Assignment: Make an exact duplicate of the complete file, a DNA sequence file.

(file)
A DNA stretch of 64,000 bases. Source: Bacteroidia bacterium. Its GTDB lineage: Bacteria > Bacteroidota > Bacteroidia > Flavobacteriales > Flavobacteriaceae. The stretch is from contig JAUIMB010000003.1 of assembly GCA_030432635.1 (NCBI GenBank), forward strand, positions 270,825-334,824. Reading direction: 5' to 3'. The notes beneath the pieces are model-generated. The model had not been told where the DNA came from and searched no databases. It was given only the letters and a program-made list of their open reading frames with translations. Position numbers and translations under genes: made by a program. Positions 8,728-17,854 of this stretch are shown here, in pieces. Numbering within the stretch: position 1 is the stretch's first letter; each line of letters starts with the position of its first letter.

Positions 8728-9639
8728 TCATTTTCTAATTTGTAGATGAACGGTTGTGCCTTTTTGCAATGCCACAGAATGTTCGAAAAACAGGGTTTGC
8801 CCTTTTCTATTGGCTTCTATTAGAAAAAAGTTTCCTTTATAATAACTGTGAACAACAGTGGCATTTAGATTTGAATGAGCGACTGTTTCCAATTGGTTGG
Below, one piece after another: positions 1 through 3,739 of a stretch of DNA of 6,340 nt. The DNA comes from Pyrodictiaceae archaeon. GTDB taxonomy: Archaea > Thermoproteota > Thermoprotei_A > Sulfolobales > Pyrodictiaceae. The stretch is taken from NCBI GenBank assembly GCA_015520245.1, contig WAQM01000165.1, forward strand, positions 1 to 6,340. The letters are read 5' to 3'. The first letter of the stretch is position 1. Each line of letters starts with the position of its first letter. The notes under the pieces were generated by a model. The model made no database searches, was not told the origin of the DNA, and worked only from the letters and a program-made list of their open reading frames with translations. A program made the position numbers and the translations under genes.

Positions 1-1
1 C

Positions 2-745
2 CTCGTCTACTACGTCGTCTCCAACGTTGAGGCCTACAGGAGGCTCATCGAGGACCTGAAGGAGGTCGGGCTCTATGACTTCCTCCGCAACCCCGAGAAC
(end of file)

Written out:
A DNA stretch of 64,000 bases. Source: Bacteroidia bacterium. Its GTDB lineage: Bacteria > Bacteroidota > Bacteroidia > Flavobacteriales > Flavobacteriaceae. The stretch is from contig JAUIMB010000003.1 of assembly GCA_030432635.1 (NCBI GenBank), forward strand, positions 270,825-334,824. Reading direction: 5' to 3'. The notes beneath the pieces are model-generated. The model had not been told where the DNA came from and searched no databases. It was given only the letters and a program-made list of their open reading frames with translations. Position numbers and translations under genes: made by a program. Positions 8,728-17,854 of this stretch are shown here, in pieces. Numbering within the stretch: position 1 is the stretch's first letter; each line of letters starts with the position of its first letter.

Positions 8728-9639
8728 TCATTTTCTAATTTGTAGATGAACGGTTGTGCCTTTTTGCAATGCCACAGAATGTTCGAAAAACAGGGTTTGC
8801 CCTTTTCTATTGGCTTCTATTAGAAAAAAGTTTCCTTTATAATAACTGTGAACAACAGTGGCATTTAGATTTGAATGAGCGACTGTTTCCAATTGGTTGG
Below, one piece after another: positions 1 through 3,739 of a stretch of DNA of 6,340 nt. The DNA comes from Pyrodictiaceae archaeon. GTDB taxonomy: Archaea > Thermoproteota > Thermoprotei_A > Sulfolobales > Pyrodictiaceae. The stretch is taken from NCBI GenBank assembly GCA_015520245.1, contig WAQM01000165.1, forward strand, positions 1 to 6,340. The letters are read 5' to 3'. The first letter of the stretch is position 1. Each line of letters starts with the position of its first letter. The notes under the pieces were generated by a model. The model made no database searches, was not told the origin of the DNA, and worked only from the letters and a program-made list of their open reading frames with translations. A program made the position numbers and the translations under genes.

Positions 1-1
1 C

Positions 2-745
2 CTCGTCTACTACGTCGTCTCCAACGTTGAGGCCTACAGGAGGCTCATCGAGGACCTGAAGGAGGTCGGGCTCTATGACTTCCTCCGCAACCCCGAGAAC